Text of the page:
The 2-year Treasury yield logs 4th straight weekly rise as traders adjust to tighter Fed policy outlook
The two-year Treasury yield climbed to its highest level in almost two years on Friday, while notching a fourth straight week of gains, as Federal Reserve policy makers continued to set the stage for tighter financial conditions, including a liftoff of the benchmark interest-rate target.
U.S. stock and bond markets will be closed on Monday, for the Martin Luther King, Jr. Day holiday, while Fed officials enter a blackout period for speeches ahead of their Jan. 25-26 meeting in Washington.
- The 2-year Treasury note BX:TMUBMUSD02Y yield rose 6.8 basis points to 0.965%, up from 0.897% on Thursday afternoon. The note has been carving out a series of 52-week highs and adding to its ascent toward the highest level since February of 2020, based on yields at 3 p.m. Eastern Time, according to Dow Jones Market Data. For the week, the rate rose 9.7 basis points, for a fourth straight weekly gain.
- The 10-year Treasury note rate (BX:TMUBMUSD10Y) rose 6.3 basis points to 1.771%, to register its largest one-day gain since Jan. 3. The yield picked up less than 1 basis point this week.
- The 30-year Treasury bond yield (BX:TMUBMUSD30Y) rose 6 basis points to 2.114%, marking the largest one-day gain since Jan. 4. The rate declined less than 1 basis point this week.
- The Treasury curve continued to flatten. The spread between 5- and 30-year rates shrunk to 56.7 basis points, while the gap between 2- and 10-year yields narrowed to 80.3 basis points, according to Tradeweb data.
Markets have been unsettled by the prospect of tightening financial conditions — with major stock indexes weighed down on Friday partly by the prospect of higher interest rates and the 2-year yield, which reflects the near-term policy path of the Fed, climbing to the highest level in almost two years. Overall moves in yields, however, remained relatively subdued.
Still, analysts expect the benchmark 10-year Treasury yield to eventually breach 2%, a psychologically significant level for the debt used to price everything from mortgages to auto loans. Those expectations are being supported by comments from policy makers, such as Federal Reserve Gov. Christopher Waller, who recently suggested as many as five interest-rate hikes are a possibility in 2022, during a Bloomberg TV interview earlier this week.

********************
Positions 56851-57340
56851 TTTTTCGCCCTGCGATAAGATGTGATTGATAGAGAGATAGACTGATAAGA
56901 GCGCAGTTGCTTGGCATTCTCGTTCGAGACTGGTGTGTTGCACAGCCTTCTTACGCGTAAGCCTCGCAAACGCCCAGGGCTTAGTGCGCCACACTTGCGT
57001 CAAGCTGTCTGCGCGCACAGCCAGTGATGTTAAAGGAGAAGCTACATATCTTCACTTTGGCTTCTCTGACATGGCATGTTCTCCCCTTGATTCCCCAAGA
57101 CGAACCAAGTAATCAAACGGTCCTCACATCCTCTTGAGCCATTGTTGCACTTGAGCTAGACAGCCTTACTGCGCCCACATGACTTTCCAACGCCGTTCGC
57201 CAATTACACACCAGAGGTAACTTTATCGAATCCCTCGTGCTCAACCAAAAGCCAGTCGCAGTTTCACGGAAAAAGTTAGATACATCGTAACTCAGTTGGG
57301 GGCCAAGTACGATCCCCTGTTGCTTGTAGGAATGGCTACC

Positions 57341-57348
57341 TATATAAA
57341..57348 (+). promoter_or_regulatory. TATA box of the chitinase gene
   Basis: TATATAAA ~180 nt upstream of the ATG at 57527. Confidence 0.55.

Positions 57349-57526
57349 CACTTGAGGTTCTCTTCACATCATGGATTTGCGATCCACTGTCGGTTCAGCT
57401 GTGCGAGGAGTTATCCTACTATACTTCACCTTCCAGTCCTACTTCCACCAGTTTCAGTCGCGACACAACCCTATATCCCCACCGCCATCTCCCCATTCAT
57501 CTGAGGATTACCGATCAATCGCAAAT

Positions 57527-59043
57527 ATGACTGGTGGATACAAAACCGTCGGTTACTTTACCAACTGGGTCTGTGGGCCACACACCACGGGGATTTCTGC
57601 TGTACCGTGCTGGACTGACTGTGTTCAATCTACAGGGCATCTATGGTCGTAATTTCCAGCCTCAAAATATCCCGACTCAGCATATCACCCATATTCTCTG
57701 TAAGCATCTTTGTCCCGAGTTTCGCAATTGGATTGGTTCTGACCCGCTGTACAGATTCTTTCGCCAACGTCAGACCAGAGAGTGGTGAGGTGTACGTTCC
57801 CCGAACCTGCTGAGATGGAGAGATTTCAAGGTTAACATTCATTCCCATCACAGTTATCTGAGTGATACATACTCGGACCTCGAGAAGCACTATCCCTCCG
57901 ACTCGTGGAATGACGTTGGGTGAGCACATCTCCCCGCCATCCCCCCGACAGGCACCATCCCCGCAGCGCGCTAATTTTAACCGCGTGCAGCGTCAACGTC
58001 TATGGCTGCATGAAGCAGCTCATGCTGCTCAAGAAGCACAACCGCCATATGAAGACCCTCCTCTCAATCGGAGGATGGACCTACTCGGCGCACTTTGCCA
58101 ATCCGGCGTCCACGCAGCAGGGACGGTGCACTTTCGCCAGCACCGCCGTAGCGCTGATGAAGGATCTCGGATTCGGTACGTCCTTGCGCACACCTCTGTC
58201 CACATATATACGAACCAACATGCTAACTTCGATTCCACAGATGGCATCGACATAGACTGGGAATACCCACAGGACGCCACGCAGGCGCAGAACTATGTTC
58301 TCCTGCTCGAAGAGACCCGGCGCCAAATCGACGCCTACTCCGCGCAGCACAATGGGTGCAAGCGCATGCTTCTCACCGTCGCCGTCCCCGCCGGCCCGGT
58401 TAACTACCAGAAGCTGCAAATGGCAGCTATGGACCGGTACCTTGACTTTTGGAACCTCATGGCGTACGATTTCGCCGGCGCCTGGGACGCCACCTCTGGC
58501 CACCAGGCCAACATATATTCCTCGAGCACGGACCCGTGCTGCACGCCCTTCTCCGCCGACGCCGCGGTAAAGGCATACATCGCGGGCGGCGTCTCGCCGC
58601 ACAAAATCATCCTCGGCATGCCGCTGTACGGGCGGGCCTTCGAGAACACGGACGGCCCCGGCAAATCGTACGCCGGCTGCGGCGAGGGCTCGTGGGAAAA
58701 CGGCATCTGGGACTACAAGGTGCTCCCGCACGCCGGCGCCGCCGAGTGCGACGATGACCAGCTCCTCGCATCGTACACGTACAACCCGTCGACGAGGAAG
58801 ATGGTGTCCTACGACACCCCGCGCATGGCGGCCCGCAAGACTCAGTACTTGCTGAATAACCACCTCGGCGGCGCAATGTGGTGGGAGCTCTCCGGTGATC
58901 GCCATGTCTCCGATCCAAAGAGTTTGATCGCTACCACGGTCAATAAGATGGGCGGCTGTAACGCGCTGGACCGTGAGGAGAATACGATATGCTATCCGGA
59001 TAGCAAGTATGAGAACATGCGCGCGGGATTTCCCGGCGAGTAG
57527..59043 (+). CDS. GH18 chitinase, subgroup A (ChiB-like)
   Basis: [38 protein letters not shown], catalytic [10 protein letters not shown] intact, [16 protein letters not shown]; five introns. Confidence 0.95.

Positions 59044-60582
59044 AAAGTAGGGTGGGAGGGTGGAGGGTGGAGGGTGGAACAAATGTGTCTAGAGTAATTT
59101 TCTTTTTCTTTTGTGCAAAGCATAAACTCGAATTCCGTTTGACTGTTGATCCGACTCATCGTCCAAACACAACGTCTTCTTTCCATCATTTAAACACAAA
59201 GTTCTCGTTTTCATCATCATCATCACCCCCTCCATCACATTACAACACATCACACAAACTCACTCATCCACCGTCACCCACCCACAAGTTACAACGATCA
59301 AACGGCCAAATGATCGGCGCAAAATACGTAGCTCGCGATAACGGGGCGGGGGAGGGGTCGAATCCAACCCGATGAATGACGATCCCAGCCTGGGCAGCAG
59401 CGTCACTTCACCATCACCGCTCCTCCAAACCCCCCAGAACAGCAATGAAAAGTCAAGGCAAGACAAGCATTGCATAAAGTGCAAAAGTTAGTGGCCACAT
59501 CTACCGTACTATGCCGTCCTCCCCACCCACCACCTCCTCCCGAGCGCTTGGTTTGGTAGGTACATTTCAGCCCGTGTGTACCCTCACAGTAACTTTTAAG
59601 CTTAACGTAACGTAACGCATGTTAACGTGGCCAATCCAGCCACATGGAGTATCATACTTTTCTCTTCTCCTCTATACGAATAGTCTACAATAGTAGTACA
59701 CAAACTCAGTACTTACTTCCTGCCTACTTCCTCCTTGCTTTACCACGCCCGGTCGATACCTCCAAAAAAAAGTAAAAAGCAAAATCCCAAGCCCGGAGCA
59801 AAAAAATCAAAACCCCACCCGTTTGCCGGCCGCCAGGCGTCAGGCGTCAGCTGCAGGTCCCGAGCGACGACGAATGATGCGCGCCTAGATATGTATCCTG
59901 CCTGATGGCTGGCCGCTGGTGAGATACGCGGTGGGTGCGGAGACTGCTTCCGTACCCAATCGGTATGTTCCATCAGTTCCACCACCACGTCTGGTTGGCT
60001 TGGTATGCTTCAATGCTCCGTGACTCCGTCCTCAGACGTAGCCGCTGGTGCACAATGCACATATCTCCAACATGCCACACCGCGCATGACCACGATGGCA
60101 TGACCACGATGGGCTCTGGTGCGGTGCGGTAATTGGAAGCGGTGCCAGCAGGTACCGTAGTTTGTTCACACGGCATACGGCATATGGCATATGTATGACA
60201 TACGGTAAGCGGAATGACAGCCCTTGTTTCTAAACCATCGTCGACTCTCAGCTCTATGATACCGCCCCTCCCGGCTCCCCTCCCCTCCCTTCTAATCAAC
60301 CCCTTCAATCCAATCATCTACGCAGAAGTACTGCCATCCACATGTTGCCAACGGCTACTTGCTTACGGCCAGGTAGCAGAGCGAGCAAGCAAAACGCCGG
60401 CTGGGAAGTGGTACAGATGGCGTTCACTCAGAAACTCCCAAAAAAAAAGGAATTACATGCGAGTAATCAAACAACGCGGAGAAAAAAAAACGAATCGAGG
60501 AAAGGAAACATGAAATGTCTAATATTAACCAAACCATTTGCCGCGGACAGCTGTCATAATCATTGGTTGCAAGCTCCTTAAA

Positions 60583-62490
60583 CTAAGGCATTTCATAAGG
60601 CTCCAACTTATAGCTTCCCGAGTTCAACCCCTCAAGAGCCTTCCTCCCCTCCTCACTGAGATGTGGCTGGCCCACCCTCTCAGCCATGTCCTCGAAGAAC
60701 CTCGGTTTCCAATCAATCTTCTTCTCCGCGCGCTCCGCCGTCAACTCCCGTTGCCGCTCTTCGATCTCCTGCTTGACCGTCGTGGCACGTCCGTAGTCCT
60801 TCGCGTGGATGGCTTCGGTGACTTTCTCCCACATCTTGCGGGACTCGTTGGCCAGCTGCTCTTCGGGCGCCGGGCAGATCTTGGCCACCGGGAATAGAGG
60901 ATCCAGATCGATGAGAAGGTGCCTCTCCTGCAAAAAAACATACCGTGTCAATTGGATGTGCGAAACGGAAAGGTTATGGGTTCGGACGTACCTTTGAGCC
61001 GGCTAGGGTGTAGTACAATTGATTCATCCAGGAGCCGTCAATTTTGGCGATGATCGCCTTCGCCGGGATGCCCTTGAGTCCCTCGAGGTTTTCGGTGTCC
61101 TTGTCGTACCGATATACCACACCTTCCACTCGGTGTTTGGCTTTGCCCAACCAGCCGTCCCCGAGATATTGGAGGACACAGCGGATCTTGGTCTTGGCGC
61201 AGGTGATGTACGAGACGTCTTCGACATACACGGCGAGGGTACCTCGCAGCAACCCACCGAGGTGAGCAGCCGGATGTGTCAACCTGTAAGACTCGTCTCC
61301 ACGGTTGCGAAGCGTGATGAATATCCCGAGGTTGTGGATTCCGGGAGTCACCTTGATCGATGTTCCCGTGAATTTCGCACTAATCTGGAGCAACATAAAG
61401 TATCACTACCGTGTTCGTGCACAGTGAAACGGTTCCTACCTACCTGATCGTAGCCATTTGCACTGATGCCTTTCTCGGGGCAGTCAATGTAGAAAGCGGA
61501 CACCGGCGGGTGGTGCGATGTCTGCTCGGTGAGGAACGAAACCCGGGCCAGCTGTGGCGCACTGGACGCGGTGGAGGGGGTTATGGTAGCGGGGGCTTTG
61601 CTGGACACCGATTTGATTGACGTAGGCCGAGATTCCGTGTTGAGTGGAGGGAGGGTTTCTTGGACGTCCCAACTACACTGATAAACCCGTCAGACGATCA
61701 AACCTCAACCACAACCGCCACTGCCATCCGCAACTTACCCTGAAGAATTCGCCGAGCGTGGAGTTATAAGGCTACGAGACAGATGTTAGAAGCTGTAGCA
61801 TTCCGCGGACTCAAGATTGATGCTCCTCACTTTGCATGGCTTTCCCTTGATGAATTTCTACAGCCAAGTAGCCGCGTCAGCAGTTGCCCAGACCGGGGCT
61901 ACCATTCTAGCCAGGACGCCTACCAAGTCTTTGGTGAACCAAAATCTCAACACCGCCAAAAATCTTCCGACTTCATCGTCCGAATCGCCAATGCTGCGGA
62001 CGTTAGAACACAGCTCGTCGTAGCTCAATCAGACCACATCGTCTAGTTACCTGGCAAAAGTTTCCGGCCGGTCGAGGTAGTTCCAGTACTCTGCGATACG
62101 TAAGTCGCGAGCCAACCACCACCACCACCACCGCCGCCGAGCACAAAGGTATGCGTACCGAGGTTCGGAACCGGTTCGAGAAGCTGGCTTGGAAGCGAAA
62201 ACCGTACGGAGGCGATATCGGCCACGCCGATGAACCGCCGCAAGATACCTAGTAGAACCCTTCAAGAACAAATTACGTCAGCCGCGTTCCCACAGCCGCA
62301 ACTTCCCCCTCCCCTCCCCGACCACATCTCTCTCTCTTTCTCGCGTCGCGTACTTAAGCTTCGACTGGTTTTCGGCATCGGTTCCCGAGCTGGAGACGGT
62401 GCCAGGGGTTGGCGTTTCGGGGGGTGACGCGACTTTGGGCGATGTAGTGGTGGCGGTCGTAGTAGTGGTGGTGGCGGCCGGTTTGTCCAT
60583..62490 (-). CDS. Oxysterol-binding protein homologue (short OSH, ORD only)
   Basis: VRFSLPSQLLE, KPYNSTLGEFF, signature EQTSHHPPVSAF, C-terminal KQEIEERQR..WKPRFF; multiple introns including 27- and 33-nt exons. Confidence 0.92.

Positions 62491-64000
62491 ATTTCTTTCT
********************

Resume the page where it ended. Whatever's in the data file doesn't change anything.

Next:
Meanwhile, Jamie Dimon, chief executive of JPMorgan Chase & Co. (JPM) told analysts on Friday that the Fed could lift its benchmark interest rate six or seven times to fight rising inflation, though he didn’t specify over what period, according to Bloomberg News .
The remarks came as one measure of inflation hit its highest level in decades. Consumer prices rose 0.5% in December to push the annual, year-over-year gain to a nearly 40-year high of 7% . On Friday, New York Fed President John Williams said inflation, as measured by the personal consumption expenditure price index, the Fed’s preferred inflation metric, is likely to sink next year closer to 2%, near the central bank’s longer-run target.
Data released on Friday showed that U.S. retail sales sank 1.9% for December, as omicron spread and shoppers confronted higher prices due to shortages and soaring inflation. Economists polled by The Wall Street Journal had forecast a 0.1% decline in December.
Industrial output fell a disappointing 0.1% in December as auto production stumbled, compared with Wall Street expectations for a 0.2% gain. Capacity utilization — which reflects the limits to operating the nation’s factories, mines and utilities — inched lower to 76.5% in December from 76.6% in the prior month.
Meanwhile, a closely followed gauge of U.S. consumer sentiment from the University of Michigan fell to 68.8 in January from 70.6 in the prior month, marking the second lowest reading in a decade.
“In the week ahead, the holiday shorted trading environment will offer limited new insight in terms of economic data, leaving investors in US rates to continue to digest the implications from a more hawkish Fed for the foreseeable future,” BMO Capital Markets strategists Ian Lyngen and Ben Jeffery wrote in a note. In terms of the Fed’s Jan. 26 policy update, “there has been chatter about an even earlier end to QE in anticipation of a March hike.”